Kent County Council is quietly resolving the problem of low performing primary schools by handing them over to sponsors, mainly large academy trusts, in a dramatic change to the face of Kent education.
A classic example is Dame Janet Community Infant School in Ramsgate, placed in Special Measures by OFSTED in January. A recent OFSTED inspection is highly critical describing progress as inadequate. KCC ought to have poured in resources to bring it back on track; instead OFSTED considers that KCC’s Statement of Action has not had an impact on bringing about improvement. Never mind, the Report states that KCC is developing plans to change the status of the school, and it will become an academy sponsored by Kemnal Academies Trust operating out of Sidcup. The Trust is also acquiring five other Thanet primary schools to add to its current stable of five Kent and Medway schools. By December the Trust will comprise 32 primary and secondary academies across the South East of England.
There is a full list of Kent and Medway academies and those currently converting here.
The other major trusts operating in Kent are: Academies Enterprise Trust which has acquired four low performing primary schools in Maidstone, three having been failed by OFSTED. It has been heavily involved in running the failing Marlowe Academy in Ramsgate and has a total of 29 academies from Essex to the Isle of Wight. Leigh Academies Trust runs three secondary, one special and three primary schools, including the failing York Road Junior School. It plans to take over another three schools and is sponsoring Kent’s first University Technical College. Swale Academy Trust runs two local secondary schools and two primary schools, and is taking over the failing Meopham School. My favourite is the Village Federation of three small primary academies centred on Selling CofE Primary near Faversham.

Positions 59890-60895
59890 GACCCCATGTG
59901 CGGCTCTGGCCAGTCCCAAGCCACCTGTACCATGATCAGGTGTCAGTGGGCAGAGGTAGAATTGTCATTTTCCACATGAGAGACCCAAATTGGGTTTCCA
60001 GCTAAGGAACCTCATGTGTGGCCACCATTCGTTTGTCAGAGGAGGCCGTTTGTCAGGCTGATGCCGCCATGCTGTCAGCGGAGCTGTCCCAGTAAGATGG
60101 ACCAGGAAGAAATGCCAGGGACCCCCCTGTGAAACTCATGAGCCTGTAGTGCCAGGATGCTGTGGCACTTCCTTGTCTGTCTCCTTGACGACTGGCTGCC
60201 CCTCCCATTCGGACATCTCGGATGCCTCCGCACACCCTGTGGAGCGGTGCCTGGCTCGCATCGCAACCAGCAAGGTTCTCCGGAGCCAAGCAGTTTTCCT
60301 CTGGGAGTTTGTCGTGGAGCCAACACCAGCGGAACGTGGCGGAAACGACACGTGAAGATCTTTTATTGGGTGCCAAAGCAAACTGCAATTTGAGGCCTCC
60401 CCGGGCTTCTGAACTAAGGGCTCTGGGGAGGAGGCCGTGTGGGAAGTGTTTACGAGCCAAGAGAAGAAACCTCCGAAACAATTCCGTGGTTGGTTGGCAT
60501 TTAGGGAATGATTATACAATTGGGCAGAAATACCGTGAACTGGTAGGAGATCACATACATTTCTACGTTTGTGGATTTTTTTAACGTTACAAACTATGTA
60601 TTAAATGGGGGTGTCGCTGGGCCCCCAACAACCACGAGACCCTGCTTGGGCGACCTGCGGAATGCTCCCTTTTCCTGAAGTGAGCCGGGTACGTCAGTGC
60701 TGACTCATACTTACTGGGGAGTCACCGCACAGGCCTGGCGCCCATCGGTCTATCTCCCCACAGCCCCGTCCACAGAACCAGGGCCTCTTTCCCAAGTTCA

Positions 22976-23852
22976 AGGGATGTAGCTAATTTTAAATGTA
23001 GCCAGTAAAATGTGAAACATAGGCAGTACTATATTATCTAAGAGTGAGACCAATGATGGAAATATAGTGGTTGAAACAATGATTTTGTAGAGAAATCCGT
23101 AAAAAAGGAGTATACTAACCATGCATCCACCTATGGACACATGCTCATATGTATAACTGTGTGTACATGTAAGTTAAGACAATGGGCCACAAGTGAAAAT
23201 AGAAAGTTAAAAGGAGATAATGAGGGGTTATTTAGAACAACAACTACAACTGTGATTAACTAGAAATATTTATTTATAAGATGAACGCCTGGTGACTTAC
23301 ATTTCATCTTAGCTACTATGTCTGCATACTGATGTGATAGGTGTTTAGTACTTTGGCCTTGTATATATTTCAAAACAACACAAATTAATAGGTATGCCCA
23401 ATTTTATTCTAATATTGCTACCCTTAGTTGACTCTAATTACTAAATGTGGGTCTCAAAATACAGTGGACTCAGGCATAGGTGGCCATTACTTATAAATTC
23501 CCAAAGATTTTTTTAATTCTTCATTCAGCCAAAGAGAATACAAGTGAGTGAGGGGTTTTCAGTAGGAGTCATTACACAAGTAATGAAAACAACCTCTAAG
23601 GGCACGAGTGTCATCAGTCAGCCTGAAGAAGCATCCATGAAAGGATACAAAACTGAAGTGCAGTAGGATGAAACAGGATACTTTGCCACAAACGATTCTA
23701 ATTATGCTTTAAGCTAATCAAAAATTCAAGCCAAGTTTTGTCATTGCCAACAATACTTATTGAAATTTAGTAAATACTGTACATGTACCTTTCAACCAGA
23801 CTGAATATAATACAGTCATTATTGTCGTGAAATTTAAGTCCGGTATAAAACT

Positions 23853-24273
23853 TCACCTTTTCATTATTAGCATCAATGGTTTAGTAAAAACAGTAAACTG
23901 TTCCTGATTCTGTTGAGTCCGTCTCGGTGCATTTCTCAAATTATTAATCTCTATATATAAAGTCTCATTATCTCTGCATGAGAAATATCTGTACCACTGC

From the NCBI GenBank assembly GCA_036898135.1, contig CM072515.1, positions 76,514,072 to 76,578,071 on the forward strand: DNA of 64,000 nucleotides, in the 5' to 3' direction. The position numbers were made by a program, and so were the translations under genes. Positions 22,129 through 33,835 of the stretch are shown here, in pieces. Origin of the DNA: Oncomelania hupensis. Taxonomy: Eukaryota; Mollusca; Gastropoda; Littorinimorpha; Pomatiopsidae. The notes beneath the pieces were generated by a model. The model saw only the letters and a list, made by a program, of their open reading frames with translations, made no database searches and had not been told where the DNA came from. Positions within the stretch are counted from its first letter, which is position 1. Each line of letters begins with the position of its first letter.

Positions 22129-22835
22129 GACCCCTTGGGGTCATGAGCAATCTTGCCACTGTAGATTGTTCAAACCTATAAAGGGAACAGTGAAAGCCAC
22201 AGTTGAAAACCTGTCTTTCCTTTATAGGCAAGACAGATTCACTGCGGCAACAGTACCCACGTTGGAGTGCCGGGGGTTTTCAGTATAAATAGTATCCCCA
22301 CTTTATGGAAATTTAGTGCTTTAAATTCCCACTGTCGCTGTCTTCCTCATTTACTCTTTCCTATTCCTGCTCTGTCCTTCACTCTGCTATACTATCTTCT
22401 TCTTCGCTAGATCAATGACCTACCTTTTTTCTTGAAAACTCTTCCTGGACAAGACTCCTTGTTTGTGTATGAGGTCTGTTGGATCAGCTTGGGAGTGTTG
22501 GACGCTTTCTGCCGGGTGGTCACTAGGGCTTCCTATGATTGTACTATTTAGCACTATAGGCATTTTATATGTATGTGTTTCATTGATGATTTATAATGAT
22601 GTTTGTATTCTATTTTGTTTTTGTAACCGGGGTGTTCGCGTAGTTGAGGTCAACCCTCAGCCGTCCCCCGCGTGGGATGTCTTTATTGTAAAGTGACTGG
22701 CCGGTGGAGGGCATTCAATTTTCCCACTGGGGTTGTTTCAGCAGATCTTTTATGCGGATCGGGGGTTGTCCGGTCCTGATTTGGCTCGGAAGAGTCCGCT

The first tranche of primary schools to become academies were all high performing, with several now taking over weaker schools including Pilgrims Way Primary in Canterbury and Chantry Primary in Gravesend, both in Special Measure. Other models are: Linden Grove Primary in Ashford (Special Measures) merged with The John Wallis CofE Academy Trust to form an all through 4-18 academy; and Sherwood Park Community Primary in Tunbridge Wells taken over by Temple Grove Schools Trust which currently includes the primary phase of three SE London all through academies.
There are now 67 Kent secondary schools out of 101 in progress or already having converted to academies, together with 57 Kent Primary Schools and one Kent Special school. Sadly amongst these there are still examples of schools where parents do not know what the future holds, for there is no obligation to consult on the changes.
Kent primary schools have consistently performed below national averages, and Kent is under pressure to raise standards. However, with one in every seven Kent primaries on their way to becoming academies, KCC has now lost control of most of its lowest performing schools with more to follow, and will have no influence on these although it remains responsible for standards. Is it that the academy trusts have an ability to raise standards where KCC has failed or, when the majority of schools are academies and the resource advantages have vanished, will the myth be exposed as we can already see growing numbers of failing academies. One final thought. Encouragingly, using the Kent Challenge programme, KCC has seen its Key Stage 2 results reach their highest ever level with 77% of children achieving Level 4 in both English and maths, a dramatic rise from last year’s 72% and higher than last year’s national average of 75%. Perhaps there was no need to go down this route after all; and the academies have done well to acquire schools with the improvements already built in. If I were still a headteacher, I would go for academy status with the additional resources available to enhance the quality of education of the students.